New Zealand and Hong Kong Develop Cooperation

March 30, 2010 International Tax CooperationTaxation in Hong KongTaxation in New Zealand

Night Lights in Hong KongThe Governments of New Zealand and Hong Kong have signed a Closer Economic Partnership (CEP) agreement and engaged to begin negotiations for a Double Taxation Agreement (DTA) in October.

The Hong Kong Government showed its continued commitment to meeting international standards on taxation transparency and forming closer economic ties with economies worldwide by announcing on the March 29th the signing of its first CEP agreement outside of mainland China, and intentions to begin negotiations for a future DTA agreement with New Zealand. The DTA signals an additional step forward for Hong Kong, as it will implement the Organization for Economic Development and Cooperation’s (OECD) internationally recognized standard for tax information exchange, along with eliminating occurrences of double taxation on incomes earned by entities operating between the two countries.

The New Zealand Ministry of Foreign Affairs and Trade (NZMFAT) has previously stated that no New Zealand businesses have reported issues with taxation structures while operating in Hong Kong, deferring the immediate need for a DTA. But the NZMFAT also conceded that a CEP, which is expected to come into effect in late 2010 after legal ratification by the Government of both nations, would quantify the need for a bilateral DTA on account of the inevitable increase in cross-border economic activity and trade. According to Peter Dunne, New Zealand Revenue Minister, Hong Kong is currently New Zealand’s ninth largest export destination, and an invaluable source of foreign investments. Current estimates place the trade between New Zealand and Hong Kong at NZD 800 million (approx. USD 567.2 million) annually.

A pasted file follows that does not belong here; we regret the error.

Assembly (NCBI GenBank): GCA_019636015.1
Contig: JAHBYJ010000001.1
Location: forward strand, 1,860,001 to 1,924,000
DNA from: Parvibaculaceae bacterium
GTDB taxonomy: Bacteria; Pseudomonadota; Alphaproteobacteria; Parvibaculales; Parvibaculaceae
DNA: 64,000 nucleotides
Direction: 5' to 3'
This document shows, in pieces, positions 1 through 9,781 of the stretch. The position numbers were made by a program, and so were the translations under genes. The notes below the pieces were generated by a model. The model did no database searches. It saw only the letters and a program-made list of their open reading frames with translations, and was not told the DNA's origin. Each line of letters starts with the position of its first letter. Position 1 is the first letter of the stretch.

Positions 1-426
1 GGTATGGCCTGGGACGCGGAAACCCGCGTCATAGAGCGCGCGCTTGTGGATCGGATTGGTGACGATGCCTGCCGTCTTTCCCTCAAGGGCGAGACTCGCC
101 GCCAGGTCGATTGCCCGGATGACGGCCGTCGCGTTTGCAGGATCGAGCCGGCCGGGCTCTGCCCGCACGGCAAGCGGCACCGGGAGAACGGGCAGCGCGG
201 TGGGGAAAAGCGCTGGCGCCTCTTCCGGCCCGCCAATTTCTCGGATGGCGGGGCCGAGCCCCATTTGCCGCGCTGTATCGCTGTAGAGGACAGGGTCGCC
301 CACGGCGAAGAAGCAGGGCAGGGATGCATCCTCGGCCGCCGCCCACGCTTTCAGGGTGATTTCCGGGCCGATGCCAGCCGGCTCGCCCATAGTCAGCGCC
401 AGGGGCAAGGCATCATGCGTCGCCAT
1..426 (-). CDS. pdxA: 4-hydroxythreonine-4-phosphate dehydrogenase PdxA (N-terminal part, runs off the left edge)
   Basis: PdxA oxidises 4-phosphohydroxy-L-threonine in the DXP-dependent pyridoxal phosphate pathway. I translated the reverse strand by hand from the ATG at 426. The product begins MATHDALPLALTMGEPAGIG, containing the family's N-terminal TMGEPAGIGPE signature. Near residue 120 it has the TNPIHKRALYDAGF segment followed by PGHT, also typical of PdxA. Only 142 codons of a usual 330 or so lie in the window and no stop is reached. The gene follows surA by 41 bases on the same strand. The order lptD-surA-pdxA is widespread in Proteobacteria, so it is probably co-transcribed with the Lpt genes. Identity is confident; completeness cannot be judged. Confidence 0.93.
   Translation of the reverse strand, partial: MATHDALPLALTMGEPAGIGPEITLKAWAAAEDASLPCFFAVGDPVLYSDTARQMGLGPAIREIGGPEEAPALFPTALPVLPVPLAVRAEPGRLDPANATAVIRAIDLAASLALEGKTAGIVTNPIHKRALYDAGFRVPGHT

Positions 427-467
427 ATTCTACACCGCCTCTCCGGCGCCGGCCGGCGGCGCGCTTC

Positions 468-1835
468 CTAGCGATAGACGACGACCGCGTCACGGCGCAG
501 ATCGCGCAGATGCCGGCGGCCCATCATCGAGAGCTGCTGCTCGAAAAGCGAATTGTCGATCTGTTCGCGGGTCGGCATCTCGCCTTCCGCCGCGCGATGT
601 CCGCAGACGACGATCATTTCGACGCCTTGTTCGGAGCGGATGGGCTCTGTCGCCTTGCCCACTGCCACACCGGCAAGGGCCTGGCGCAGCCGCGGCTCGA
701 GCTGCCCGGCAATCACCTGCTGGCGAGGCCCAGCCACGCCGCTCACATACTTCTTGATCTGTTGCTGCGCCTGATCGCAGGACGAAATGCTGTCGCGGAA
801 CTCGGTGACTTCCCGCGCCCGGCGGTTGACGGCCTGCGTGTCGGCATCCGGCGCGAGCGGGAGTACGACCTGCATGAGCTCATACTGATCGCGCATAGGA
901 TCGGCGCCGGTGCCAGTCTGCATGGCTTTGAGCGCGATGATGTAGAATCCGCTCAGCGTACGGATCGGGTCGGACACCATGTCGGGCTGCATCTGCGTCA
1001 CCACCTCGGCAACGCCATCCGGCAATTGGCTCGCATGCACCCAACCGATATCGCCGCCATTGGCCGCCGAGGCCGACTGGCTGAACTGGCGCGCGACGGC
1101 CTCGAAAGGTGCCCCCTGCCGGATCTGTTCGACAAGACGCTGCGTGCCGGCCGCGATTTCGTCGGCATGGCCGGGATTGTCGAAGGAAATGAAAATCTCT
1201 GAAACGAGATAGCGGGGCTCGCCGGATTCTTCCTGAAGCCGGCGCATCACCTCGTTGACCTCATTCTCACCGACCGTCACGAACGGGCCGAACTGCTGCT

The New Zealand Revenue Minister commented on the recent willingness to discuss tax information exchange, saying “I welcome Hong Kong’s change of stance on information exchange matters, which has made the double tax agreement negotiations possible.”

Photo by iaindc